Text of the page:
According to the Right to Farm Fiscal Year 2013 Report, since June of 2000 over 400 livestock producers utilized the Site Selection GAAMPs to select suitable sites for new and expanding livestock facilities and were subsequently verified by MDARD.

Visit http://www.msue.msu.edu.

 

Indiana livestock ID rule comment period open

Indiana's laws that designate what types of identification and documentation are needed for livestock will soon be changing. Livestock producers and others have the opportunity to give their input on the proposed changes in a virtual public hearing, hosted by the Indiana State Board of Animal Health.

One change for dairy producers is that if this rule goes forward, bull calves will be required to have permanent ID when they leave the farm, even though beef calves do not have the same requirement. Comments will be reviewed and a vote will be taken at the July 10 Board of Animal Health board meeting.

To view the proposed rules and find a comment opportunity, livestock owners, dealers, veterinarians and others should visit the BOAH website here.

 

MMPA scholarship deadline is June 16

The Minnesota Milk Producers Association will award ten $1,000 scholarships to students continuing their education within the dairy industry. To apply, students must meet all scholarship criteria and submit all application materials to Minnesota Milk by June 16. Go to Minnesota Milk Scholarships for more information.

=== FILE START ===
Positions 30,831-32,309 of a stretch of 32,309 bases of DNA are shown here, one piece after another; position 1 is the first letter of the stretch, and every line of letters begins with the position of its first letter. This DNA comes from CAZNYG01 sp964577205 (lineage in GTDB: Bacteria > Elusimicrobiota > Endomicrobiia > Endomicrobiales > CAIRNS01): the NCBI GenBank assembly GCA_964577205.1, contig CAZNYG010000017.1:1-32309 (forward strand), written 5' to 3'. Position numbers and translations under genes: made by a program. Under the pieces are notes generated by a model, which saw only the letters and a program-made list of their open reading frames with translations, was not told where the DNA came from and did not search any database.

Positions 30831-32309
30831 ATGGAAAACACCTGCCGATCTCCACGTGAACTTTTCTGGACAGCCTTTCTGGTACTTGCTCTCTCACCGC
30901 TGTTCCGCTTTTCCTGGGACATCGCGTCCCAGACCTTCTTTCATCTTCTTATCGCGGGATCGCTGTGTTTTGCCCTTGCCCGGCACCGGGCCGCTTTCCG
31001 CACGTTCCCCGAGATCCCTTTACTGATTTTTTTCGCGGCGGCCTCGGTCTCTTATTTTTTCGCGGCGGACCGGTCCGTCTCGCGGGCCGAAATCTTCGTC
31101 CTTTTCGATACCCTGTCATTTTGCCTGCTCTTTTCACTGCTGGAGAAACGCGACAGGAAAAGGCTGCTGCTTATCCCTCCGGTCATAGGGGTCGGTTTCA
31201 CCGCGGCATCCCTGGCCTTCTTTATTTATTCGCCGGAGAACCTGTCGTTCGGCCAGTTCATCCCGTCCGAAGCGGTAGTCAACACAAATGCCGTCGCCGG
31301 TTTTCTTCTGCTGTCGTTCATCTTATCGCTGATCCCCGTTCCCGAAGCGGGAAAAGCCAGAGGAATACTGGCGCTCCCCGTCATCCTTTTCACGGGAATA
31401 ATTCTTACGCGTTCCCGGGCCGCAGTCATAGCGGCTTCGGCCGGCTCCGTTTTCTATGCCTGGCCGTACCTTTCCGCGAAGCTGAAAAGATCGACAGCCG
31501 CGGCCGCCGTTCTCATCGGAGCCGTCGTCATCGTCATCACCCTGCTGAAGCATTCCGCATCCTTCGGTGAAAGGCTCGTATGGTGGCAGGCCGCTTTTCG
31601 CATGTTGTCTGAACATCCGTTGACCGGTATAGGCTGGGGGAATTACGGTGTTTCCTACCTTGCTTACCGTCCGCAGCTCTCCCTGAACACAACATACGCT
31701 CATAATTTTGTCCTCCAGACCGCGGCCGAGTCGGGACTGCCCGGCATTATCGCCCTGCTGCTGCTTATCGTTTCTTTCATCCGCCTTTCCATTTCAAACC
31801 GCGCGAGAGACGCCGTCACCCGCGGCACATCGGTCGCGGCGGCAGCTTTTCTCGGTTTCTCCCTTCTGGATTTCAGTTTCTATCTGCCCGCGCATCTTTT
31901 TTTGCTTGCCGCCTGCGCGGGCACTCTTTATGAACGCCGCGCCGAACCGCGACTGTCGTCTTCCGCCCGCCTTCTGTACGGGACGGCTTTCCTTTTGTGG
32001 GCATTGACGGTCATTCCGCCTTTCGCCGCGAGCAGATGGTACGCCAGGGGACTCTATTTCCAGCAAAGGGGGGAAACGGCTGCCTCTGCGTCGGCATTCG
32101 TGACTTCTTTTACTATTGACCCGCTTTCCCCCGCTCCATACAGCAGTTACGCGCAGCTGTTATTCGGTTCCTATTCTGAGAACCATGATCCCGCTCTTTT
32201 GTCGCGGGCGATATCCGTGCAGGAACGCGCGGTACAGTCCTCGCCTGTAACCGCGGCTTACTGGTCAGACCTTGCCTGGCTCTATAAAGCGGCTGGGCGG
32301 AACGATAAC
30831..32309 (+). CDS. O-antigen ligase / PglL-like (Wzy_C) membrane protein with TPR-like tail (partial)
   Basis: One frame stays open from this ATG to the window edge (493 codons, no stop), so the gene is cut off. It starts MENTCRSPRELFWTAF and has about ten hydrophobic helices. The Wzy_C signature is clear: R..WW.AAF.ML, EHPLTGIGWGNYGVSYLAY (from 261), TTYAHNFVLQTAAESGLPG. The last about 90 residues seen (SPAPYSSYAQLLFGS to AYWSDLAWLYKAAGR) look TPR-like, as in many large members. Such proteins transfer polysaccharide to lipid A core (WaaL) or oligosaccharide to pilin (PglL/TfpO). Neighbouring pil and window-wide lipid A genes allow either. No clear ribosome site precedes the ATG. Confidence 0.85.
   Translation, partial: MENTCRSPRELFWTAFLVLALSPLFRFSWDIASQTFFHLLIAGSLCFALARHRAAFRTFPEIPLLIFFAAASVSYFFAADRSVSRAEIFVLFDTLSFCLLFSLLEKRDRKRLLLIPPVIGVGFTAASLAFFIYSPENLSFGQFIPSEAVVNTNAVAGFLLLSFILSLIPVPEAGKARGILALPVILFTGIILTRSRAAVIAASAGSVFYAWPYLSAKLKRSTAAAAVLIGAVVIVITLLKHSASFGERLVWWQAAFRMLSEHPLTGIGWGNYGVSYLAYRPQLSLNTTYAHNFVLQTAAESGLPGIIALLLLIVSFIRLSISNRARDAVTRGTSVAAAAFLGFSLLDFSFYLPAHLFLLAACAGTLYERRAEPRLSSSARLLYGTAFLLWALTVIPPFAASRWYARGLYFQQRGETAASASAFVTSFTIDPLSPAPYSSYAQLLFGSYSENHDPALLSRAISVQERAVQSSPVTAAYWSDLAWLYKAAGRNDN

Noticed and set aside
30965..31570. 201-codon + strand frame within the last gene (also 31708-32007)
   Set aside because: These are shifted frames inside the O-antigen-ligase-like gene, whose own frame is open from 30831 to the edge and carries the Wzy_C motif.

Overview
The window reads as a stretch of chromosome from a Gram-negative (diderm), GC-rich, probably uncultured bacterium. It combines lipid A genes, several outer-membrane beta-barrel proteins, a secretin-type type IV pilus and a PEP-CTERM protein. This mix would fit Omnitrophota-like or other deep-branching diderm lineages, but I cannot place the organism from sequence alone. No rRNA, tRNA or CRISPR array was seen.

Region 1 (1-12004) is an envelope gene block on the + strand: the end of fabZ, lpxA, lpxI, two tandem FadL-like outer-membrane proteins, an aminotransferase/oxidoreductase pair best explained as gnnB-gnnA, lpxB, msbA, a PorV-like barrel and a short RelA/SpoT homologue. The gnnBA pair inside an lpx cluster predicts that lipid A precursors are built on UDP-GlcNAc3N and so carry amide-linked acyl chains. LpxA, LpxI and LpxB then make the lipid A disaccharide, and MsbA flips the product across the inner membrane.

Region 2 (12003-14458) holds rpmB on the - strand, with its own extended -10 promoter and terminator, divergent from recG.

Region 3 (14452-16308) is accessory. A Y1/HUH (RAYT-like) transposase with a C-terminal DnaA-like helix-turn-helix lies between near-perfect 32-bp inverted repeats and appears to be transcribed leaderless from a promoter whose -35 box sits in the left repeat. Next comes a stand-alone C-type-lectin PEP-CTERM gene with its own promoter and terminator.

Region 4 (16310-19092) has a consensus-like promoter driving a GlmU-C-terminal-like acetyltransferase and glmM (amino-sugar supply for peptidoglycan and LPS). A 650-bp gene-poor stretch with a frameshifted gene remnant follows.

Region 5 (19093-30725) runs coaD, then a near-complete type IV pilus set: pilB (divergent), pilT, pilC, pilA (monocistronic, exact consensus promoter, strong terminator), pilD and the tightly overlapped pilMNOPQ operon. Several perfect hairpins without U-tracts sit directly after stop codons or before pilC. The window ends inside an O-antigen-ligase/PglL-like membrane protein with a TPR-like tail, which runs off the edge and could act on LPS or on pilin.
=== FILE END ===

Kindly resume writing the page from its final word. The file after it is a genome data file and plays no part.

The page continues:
DeLaval hosting robotic open houses in Minnesota

DeLaval is is hosting three VMS™ Smart Farming™ open house events in Minnesota. Dates and locations include:

• June 9, 10 a.m.-3 p.m., Windyhill Dairy, 12132 120th St., Villard, Minn.
• June 13, 1-4 p.m., Goebel Dairy, 26142 County Road 37, Freeport, Minn.
• June 18, 10 a.m.-3 p.m., Marshik Dairy, 27725 113th St. Pierz, Minn.

For more information, visit www.delaval-us.com/vms.

 

MMPA ‘Producer of the Year’ nomination deadline is June 16

Minnesota Milk Producers Association members are eligible to nominate a dairy operation to receive Minnesota’s Producer of the Year award. Nomination deadline is June 16.

The recipient serve as a human face to Minnesota’s dairy industry and will receive a video promoting their operation, a $1,000 educational scholarship, a Bonnie Mohr print of their choice, and more.

Visit MMPA’s website to review the Producer of the Year Guidelines, additional nomination information and selection criteria.

 

Ohio field day to provide organic updates

Ohio State’s Organic Food and Farming Education and Research (OFFER) program will hold a public field day featuring new findings and projects, June 17, 9:30 a.m.-12:30 p.m., at the Ohio Agricultural Research and Development Center’s (OARDC) Badger farms in northeast Ohio.

Ohio has 506 farms certified under the U.S. Department of Agriculture’s National Organic Program, according to the agency’s 2012 Census of Agriculture. The number ranks ninth in the nation.

The event will start at West Badger Farm on the west side of Apple Creek Road/County Road 44 between Wooster and Apple Creek in Wayne County. From U.S. 250, go north 1.8 miles on Apple Creek Road. From U.S. 30, go south 1.1 miles on Apple Creek Road.